Sunday, August 17, 2003

Creative, cheap ads can work

Guerrilla marketing

By Rhonda Abrams
Gannett News Service

I have an official announcement to make: I am not a candidate for governor of California.

I did, however, give serious consideration to the idea of running in the upcoming recall election. After all, for only $3,500 - the cost of filing - I could get my name and personal statement included in the voter handbook. My platform, of course, would prominently - and repeatedly - mention my books and Web site. What better way to reach every registered voter in California for $3,500?

Finding similar inexpensive and unique ways to reach potential customers has become commonly referred to as "guerrilla marketing" since the term was popularized about 15 years ago.

While inexpensive advertising is not a new idea for small businesses, the idea of "guerrilla marketing" reached its peak during the dot-com boom when Internet companies spent millions of dollars on attention-grabbing campaigns.

Guerrilla marketing, however, doesn't need to be clever or outrageous to do the job. Here are some real-life examples:

• My niece handled public relations for a New York-based Internet company. She printed fortune cookies with clever sayings mentioning her company, then donated the cookies to Chinese restaurants near the offices of major newspapers and magazines she hoped would write about her company. The cookies were delivered whenever someone from those publications ordered Chinese food.

• Les Schwab, a tire dealership in Oregon, has run a highly successful "free beef in February" promotion for 40 years. Each year, they give away more than $1 million in beef to customers.

• A nearby bank gives free Vidalia onions once a year to anyone who comes in. It's such a fond, and odd, local tradition that the bank gets lots of local news coverage.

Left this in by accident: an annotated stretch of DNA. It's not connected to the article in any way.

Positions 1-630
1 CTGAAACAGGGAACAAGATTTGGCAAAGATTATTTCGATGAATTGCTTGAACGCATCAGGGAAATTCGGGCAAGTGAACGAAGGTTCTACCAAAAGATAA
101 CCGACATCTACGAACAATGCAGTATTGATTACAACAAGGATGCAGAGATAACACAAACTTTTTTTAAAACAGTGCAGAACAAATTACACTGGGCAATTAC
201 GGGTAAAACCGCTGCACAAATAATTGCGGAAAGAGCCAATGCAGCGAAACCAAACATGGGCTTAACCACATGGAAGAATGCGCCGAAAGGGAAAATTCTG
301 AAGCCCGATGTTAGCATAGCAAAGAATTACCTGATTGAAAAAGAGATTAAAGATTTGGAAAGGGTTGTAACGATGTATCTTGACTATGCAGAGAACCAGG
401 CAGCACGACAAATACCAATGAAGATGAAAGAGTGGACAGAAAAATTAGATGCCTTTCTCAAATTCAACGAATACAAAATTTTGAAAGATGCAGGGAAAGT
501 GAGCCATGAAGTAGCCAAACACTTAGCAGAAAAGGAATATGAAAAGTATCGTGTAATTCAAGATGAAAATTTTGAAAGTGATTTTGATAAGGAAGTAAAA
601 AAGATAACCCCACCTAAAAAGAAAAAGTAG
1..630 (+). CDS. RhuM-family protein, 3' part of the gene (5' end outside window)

• My hairdresser just moved to a new location with few pedestrians. The biggest source of walk-in customers comes from the popular dry cleaner across the street. I suggested he give the owner of the dry cleaner free haircuts in return for putting up a sign with discount coupons on their counter.

• Weekly, a Houston restaurant, donates appetizers for guests at a nearby business hotel in return for putting ads in each room.

As with guerrilla warfare, the problem with most guerrilla marketing campaigns is that they use a scattershot approach, hitting everything within reach. But that means spending lots of time and money on things that never bring real customers. And small businesses can't afford that.

So while you might want to adopt some guerrilla marketing techniques, you should never forget that you still need a disciplined marketing plan.


• Target your customers. Make sure the people you reach are likely to buy.

• Develop an overall budget. Prioritize how you spend your marketing dollars.

• Have fun but don't confuse your message. Be certain each activity is consistent with your image.

Rhonda Abrams is president of The Planning Shop and author of "The Successful Business Plan: Secrets & Strategies." Register to receive her free newsletter at

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